A company in Italy claims to have developed a biopolymer made from agricultural waste that would replace much of the plastics used in packaging.
The company, Bio-on, manufacturers polyhydroxyalkanoate (PHA), a polymer in the polyster family, reports FoodProductionDaily.com. It then licenses the technology to other firms that can complete the manufacture of packaging materials.
As a 100% naturally biodegradable material, the PHA is made using waste materials from sugar beet and cane production, the company says. Marco Astorri, CEO of the company, says that the PHA is made through natural aerobic bacteria fermentation.
Astorri spoke to FoodProductionDaily.com and described further how the process occurs:
The bacteria feed on waste carbon sources (sugar beet or sugar cane molasses) and after about 30-40 hours they produce an energy reserve in their body, in the same way humans accumulate fat, he explained. ‘We then implement our entirely natural process (and without using polluting solvents); we extract the PHAs, dry it, extrude it and transform it into pellets, which are then used in injection and extrusion in the machines customarily used with oil-based plastic.’
The company can make different grades of the product to replace plastics that are used now by food packagers. The PHA can replace polypropylene, polyethylene, and polyethylene terephthalate.
The added benefit of the process, the company says, is that takes less energy to obtain the PHA source material: agricultural waste. It makes no sense to grow grains to produce the agricultural stock for the plastics, when by-products can be used for the same purpose of making biopolymers.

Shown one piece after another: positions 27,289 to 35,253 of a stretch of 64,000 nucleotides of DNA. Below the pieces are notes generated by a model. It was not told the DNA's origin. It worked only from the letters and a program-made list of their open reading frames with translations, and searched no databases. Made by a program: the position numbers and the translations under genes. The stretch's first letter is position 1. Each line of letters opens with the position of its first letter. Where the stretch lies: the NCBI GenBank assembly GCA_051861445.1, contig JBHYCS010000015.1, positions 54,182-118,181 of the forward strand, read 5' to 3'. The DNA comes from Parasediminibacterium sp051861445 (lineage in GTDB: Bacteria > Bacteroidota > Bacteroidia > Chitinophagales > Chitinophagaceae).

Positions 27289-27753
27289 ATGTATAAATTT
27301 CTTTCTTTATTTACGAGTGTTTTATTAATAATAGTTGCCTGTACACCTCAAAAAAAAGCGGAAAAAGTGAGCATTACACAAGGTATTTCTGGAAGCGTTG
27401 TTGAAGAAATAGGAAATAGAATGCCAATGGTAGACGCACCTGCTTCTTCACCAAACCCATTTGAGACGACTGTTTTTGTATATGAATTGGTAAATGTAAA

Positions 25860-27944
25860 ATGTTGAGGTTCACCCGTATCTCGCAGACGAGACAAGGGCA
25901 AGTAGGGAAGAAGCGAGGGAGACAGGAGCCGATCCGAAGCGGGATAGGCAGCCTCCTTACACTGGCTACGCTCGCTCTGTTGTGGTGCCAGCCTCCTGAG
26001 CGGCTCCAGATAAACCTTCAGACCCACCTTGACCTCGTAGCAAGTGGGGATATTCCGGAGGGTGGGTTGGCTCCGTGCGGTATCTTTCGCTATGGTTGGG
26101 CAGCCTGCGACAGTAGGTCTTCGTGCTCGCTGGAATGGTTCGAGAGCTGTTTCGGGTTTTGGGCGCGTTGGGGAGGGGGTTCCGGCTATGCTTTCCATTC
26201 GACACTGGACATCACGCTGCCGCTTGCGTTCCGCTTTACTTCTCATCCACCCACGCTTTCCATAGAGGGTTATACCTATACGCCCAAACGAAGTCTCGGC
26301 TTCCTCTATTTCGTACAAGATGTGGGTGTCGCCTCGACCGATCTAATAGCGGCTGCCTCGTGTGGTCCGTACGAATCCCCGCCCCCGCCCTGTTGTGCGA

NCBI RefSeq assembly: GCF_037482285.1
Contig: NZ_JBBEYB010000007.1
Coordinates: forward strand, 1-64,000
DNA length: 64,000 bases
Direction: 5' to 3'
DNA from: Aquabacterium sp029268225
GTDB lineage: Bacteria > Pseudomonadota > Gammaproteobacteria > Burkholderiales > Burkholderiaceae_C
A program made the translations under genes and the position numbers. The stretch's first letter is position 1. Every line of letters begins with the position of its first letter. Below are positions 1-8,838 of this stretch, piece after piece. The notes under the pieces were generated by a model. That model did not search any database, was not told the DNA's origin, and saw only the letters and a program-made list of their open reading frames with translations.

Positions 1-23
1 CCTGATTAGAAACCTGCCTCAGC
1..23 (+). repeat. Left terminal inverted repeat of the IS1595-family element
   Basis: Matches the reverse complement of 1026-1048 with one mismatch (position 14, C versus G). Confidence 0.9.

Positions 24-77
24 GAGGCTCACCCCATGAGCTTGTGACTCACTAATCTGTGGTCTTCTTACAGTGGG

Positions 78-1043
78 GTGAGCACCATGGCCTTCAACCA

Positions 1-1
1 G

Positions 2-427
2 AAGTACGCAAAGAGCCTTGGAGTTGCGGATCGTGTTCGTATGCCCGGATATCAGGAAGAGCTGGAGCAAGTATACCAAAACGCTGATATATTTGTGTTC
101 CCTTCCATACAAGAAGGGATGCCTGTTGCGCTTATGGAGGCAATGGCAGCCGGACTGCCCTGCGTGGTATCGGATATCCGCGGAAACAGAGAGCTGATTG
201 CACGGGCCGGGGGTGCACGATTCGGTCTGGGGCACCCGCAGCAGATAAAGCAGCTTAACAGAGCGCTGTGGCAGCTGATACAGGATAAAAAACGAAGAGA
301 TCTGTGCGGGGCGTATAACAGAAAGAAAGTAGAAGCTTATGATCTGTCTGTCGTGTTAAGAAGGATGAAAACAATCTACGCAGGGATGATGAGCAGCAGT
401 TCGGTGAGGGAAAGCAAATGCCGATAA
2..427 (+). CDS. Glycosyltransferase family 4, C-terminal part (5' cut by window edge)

“We do not compare ourselves at all with what has been done in recent years in the world of biopolymers and PHAs,” says Astorri. “Everyone is talking about PHAs, but they do not know [the] potential. We have discovered some very interesting things thanks to the large quantities of produce we have available for use in our research.”
Bio-on has already made PHA for global food and beverage companies, and further expansion is planned, although details have not been made public. New plants could be built to manufacture more PHA; their size would be determined by demand.
Two current plants have produced 2,000 and 10,000 tons annually. Other plants could be built in France, Germany, Switzerland, Italy, Poland, the United States, Russia, and the United Kingdom, depending on market demand.
Source: “PHA from agricultural waste closer to food packaging use, says Bio-on,” FoodProductionDaily.com, 8/27/13
Image by Miansari66.
Dale McGeehon has been a journalist and editor for more than 25 years, covering chemical regulation and testing for Pesticides and Toxic Chemical News and innovations in material sciences for the National Technology Transfer Center. His writing credits include Omni and College Park magazines and The New York Times.